Systemic lupus erythematosus (SLE), chronic lymphocytic leukemia (CLL), lymphomas, drugs +direct Coombs test (due to IgG autoantibodies) Warm autoimmune hemolytic anemia
AD deficiency of spectrin, positive osmotic fragility test Heriditary spherocytosis
What are the two major categories of lymphoma? Hodgkin disease Non-hodgkin lymphoma
Interleukin (IL-5) secreting Reed Sternberg cells Hodgkin disease
Commonly arises from B cells Non-hodgkin lymphoma
Constitutional symptoms including both fever, night sweats weight loss Both
Mediastinal lymphadenopathy, contiguous spread Hogkin disease
Many cases associated with Epstein Barr virus Hodgkin disease
Peripheral lymphadenopathy, noncontiguous spread Non-hogkin lymphoma
Bimodal age distribution, but most common in young men Hodgkin disease
Peak incidence from 20 to 40 years of age Non hodgkin lymphoma
Associated with immunosuppression including AIDS Non hodgkin disease
Painful lymphadenopathy with alcohol consumption Hodgkin disease
Most common hodgkin disease Nodular sclerosis
Abundance of RS cells Mixed cellularity
Lacunar cells and collagen binding Nodular sclerosis
Commonly seen in older patients with Hodgkin disease Mixed cellularity
Widely disseminated disease with poor prognosis Lymphocyte depletion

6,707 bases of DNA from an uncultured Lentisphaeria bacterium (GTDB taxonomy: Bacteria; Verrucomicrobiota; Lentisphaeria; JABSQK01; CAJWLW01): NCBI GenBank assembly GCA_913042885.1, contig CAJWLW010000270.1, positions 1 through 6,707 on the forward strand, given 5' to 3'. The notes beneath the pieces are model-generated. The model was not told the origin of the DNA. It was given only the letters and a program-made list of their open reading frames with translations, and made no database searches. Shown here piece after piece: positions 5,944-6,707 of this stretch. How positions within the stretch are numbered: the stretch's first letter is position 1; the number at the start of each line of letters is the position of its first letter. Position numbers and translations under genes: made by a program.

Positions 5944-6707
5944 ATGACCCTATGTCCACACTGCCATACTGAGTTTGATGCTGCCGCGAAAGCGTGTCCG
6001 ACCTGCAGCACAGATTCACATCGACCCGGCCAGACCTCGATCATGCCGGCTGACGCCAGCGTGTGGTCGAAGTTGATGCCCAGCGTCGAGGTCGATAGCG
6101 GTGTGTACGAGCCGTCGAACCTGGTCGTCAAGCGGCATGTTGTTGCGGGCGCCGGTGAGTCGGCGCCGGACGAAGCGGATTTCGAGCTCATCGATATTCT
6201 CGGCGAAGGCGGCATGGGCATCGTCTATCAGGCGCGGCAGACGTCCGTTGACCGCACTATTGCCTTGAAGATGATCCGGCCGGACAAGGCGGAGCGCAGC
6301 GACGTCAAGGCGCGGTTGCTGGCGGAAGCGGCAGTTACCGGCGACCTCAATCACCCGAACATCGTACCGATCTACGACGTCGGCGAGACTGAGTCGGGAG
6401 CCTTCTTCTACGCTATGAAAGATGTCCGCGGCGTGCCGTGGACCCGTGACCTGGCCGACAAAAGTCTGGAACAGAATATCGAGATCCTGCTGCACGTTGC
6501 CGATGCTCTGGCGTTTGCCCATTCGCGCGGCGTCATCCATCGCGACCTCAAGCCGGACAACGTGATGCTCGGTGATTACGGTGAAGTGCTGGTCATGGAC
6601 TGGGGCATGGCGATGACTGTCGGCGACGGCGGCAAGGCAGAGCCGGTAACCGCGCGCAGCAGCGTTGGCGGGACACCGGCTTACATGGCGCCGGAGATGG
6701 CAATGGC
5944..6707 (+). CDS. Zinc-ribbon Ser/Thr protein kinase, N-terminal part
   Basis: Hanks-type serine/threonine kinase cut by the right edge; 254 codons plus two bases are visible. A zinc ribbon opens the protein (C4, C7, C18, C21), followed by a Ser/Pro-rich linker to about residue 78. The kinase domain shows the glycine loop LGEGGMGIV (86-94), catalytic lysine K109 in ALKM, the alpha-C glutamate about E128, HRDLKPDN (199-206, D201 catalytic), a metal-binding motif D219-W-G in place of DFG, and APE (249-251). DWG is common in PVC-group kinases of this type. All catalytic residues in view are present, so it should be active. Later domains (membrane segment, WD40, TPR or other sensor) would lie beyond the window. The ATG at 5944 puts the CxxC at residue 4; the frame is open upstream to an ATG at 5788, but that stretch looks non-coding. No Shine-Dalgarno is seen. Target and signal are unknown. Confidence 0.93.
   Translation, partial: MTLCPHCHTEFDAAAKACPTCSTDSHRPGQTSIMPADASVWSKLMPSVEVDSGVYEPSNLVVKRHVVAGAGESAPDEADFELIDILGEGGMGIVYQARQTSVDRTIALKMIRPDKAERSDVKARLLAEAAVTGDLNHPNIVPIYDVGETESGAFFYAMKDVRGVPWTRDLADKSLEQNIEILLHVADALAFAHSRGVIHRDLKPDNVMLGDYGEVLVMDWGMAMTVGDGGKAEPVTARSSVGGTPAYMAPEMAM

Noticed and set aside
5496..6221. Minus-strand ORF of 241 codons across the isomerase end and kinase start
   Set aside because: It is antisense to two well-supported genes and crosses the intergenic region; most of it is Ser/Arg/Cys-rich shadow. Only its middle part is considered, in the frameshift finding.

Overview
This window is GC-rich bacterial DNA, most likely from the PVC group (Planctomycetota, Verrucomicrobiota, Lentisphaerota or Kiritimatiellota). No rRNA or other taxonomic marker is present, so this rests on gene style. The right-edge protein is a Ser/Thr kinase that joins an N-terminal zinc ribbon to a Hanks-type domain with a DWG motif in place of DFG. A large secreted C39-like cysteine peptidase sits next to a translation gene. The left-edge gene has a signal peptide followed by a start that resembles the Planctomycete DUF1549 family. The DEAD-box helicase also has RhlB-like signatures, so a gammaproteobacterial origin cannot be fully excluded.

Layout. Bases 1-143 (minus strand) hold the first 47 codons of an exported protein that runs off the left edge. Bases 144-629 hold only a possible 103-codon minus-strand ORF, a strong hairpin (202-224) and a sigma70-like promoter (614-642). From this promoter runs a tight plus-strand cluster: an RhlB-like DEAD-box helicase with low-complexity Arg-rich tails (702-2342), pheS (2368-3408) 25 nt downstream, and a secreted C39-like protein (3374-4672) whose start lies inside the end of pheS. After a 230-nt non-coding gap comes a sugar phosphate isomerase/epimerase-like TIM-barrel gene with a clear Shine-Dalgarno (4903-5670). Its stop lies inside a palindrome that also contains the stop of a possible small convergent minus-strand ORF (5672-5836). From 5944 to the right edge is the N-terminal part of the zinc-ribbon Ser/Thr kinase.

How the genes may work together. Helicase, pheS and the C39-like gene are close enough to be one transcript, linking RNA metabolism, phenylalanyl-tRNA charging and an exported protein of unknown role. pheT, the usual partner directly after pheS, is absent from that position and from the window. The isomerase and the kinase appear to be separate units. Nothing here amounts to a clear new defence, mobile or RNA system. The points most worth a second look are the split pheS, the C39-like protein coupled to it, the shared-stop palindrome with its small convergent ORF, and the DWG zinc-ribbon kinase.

Most common in females Nodular sclerosis
Abundance of lymphocytes Lymphocyte predominance
Commonly seen in men 35 years presenting with cervical or axillary lymphadenopathy Lymphocyte predominace
Higher proportion of RS cells relative to lymphocytes Lymphocyte depletion
Overexpression of cyclin D1 Mantle cell lymphoma
Starry-sky appearance on histopathology Burkitt lymphoma
Clinically similar to CLL: characterized by nodules of small lymphocytes Small cell lymphocytic lymphoma
Older adults with BCL2 gene mutation Follicular lymphoma
Often appear at extranodal sites and can cause small bowel obstruction Diffuse large cell lymphoma
Child presenting with enlarging mandibular mass Burkitt lymphoma
Common in children who present with a mediastinal mass and a syndrome similar to that of acute lymphocytic leukemia (ALL) Lymphoblastic lymphoma
TdT+ lymphocytes Precursor B or T cell acute lymphoblastic leukemia/lymphoma
Endemic in Africa and associated with Epstein Barr virus Burkitt lymphoma
0-14 years old acute lymphocytic leukemia
15-39 years old Acute myelogenous leukemia
40 to 59 years old Acute myelogenous leukemia and chronic myelogenous leukemia
More than 60 years old Chronic lymphoblastic leukemia
Very high white cell counts, often more than 200,000 Chronic myelogenous leukemia
Isolated lymphocytosis chronic lymphoblastic leukemia
TdT+ lymphoblasts Acute lymphocytic leukemia
Name the four chronic myeloproliferative disorders Chronic myelogenous leukemia Polycythemia vera Essential thrombocytosis Myelofibrosis with myeloid metaplasia